Contingency

(redirected from Contingent propositions)
Also found in: Dictionary, Thesaurus, Legal, Encyclopedia.

Contingency

An additional amount or percentage added to any cash flow item (ie. Capex). Care is needed to ensure it is either to be spent or to remain as a cushion.

Contingency

A negative situation that may occur and for which one ought to prepare. For example, a company may maintain extra cash reserves to cover unexpected liabilities. See also: Cushion.
References in periodicals archive ?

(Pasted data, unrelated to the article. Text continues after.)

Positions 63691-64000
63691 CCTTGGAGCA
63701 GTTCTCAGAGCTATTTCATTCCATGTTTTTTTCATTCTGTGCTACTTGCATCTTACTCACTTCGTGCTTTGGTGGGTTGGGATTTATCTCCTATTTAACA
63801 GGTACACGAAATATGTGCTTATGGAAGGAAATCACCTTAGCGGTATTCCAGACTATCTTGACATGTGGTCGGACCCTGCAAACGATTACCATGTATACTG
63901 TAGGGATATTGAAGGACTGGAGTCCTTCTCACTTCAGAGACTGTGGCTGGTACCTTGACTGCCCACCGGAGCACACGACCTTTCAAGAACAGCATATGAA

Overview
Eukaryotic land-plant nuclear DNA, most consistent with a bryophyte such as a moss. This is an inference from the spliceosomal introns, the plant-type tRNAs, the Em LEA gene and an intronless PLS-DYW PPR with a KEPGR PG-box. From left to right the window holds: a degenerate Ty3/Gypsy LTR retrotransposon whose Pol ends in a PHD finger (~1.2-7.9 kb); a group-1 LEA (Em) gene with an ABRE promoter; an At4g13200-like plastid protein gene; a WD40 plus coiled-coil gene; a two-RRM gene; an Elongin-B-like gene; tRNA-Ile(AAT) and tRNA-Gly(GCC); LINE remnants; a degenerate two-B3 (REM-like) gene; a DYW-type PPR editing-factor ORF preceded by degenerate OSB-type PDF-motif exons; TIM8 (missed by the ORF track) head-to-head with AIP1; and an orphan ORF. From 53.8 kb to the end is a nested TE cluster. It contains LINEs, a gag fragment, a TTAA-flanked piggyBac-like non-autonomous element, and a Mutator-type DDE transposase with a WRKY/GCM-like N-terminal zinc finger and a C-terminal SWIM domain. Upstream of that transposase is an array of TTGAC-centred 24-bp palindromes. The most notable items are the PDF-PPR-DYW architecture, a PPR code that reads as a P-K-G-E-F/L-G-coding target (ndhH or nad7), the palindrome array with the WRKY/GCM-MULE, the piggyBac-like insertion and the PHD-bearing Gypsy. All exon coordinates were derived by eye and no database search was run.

165) appeals to our unwillingness to accept all odds on the truth of a contingent proposition. Now, we might be tempted to risk a penny for the chance of winning a million pounds in case the sun does not rise tomorrow, but this does not show that we are uncertain about tomorrow's sunrise.
Applied to the consideration of the cognitive states of opinion and knowledge, this means that cognitive states involving contingent propositions are qualitatively distinct from those involving necessary ones.
(53) It should be noted that having the feature of indemonstrablity is not a sufficient condition for self-evidence, for many propositions are indemonstrable without being self-evident, as is the case with contingent propositions and false propositions.